Wikipedia founder pushes his charity phone company, TPO

Wikipedia founder pushes his charity phone company, TPO

Wales says he's also working with China to reverse ban on Wikipedia there


LAS VEGAS -- Jimmy Wales, the founder of Wikipedia, took the keynote stage Wednesday at CTIA Super Mobility 2015 to tout his latest venture, The People's Operator, or TPO.

TPO is what's known as a mobile virtual network operator (MVNO) and recently launched in the U.S. in a five-year partnership with Sprint's network. It already operates in the UK. MVNOs are wireless service providers that don't own the wireless network infrastructure. Instead, MVNOs set up business arrangements with large wireless carriers and buy network time at wholesale prices which they then sell under their own name.

What distinguishes TPO is that it takes 10% of each customer's monthly bill and gives it to any nonprofit charitable cause "that you love," according to Wales. Wales is executive chairman of TPO and said that 25% of TPO's profit goes to charity.

In addition to its charitable donations, Wales mentioned a relatively new TPO social networking community that he described as a challenge to both Facebook and Twitter. "It looks a lot like Twitter, but not just 140 characters," he said.

In a letter posted on the website, Wales took social networks to task for treating users as a "commodity to be sold to advertisers." He also blasted mobile phone companies for spending "huge amounts of money on advertising to sell you what is essentially a commodity service."

Wales was more charitable in his keynote comments at CTIA, which is a conference for showing products and services connected to the nation's largest profit-seeking wireless carriers.

As the founder of Wikipedia, Wales hasn't been afraid to confront opposition. In China, where Wikipedia is now banned, Wales said he and others are approaching China about reversing the ban. "We have a strong principle: We'll never cooperate with government censorship," he said.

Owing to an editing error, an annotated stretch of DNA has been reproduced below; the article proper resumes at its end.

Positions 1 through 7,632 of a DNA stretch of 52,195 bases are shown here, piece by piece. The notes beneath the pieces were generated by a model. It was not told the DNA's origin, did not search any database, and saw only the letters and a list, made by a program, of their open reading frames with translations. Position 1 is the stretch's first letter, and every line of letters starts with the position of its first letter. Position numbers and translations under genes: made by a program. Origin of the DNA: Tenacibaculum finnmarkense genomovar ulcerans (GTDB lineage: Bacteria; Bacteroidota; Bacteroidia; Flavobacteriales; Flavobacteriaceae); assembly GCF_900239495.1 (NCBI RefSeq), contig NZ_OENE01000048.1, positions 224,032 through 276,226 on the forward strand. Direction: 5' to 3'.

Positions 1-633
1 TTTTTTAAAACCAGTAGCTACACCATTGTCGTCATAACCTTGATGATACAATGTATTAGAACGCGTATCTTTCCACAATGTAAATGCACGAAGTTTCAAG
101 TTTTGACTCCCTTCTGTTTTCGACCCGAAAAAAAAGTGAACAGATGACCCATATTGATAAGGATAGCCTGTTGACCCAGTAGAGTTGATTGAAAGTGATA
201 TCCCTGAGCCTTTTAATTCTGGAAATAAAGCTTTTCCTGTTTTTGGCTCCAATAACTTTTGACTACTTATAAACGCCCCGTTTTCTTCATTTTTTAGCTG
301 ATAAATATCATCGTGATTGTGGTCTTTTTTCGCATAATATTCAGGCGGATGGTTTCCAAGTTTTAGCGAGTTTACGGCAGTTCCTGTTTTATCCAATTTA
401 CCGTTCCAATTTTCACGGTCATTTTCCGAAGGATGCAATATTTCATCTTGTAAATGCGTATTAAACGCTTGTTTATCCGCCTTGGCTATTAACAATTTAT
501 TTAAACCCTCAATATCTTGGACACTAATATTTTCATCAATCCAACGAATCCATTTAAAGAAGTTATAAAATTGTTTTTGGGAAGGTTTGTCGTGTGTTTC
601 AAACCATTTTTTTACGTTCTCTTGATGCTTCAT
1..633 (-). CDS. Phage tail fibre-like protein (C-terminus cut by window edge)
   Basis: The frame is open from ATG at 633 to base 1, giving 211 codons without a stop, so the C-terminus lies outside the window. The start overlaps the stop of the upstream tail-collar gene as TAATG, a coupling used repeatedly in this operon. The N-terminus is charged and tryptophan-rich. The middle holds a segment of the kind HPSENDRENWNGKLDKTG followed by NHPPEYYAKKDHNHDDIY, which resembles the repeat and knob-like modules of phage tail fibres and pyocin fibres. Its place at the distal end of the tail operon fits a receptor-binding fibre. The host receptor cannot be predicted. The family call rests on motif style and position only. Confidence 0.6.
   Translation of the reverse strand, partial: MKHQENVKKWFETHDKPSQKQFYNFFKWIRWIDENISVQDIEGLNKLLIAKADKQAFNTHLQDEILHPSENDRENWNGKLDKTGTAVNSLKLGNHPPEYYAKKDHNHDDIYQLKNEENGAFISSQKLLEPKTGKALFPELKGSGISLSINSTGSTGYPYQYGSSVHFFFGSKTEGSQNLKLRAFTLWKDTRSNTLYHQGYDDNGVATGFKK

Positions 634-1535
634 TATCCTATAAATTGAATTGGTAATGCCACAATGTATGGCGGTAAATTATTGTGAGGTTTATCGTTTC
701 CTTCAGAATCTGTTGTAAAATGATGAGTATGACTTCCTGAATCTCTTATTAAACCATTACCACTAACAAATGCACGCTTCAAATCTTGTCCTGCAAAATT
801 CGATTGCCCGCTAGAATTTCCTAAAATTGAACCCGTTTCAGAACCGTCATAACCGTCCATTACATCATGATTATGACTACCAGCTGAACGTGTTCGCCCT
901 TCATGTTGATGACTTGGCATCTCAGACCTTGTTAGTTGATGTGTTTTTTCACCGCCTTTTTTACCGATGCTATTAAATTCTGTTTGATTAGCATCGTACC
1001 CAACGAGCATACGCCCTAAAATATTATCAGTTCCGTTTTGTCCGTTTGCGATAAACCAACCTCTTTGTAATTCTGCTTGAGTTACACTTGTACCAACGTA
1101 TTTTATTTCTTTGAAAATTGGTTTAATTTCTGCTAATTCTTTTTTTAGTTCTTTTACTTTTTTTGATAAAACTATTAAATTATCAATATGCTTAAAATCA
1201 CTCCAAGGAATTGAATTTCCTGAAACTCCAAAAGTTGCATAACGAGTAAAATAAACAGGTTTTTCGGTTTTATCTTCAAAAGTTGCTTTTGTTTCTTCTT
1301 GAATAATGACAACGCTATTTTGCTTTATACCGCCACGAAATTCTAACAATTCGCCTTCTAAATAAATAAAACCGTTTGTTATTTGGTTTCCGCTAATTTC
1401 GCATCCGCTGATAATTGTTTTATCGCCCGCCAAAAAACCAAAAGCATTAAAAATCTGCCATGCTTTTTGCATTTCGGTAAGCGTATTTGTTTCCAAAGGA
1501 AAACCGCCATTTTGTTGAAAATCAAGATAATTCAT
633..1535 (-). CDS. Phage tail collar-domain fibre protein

In the past, China had only blocked a number of Wikipedia pages that referred to events like the student protests at Tiananmen Square in 1989.

"Now they'll only block none or all" of Wikipedia, he said. "We had a sort of equilibrium for years, which was limited to a number of pages, but now that's changed. We'll see what's for the future."

As a sign of Wikipedia's popularity in China despite the ban, Wales delighted the CTIA audience with pictures of restaurant menus from Shanghai printed in English that referred to Chinese dishes such as "Stir Fried Wikipedia" or "Wikipedia flavor."

He said such menus started appearing about the time of the 2008 Beijing Olympics, when China "opened up the Internet in a big way." Apparently, restaurants would use Google search to learn how to say the Chinese word for chicken in English, then just assume that "Wikipedia" was the word for chicken, Wales said. As with many Google searches, a Wikipedia description of a term will often pop onto a user's screen, since Wikipedia entries are free source material that can be used without the worry of violating a copyright.

Wikipedia has 500 million unique visitors per month globally and is the fifth most-visited site in most countries, Wales said. There are 34 million articles on Wikipedia, spread across 288 languages, although 223 of those languages have far fewer articles, sometimes just 1,000.

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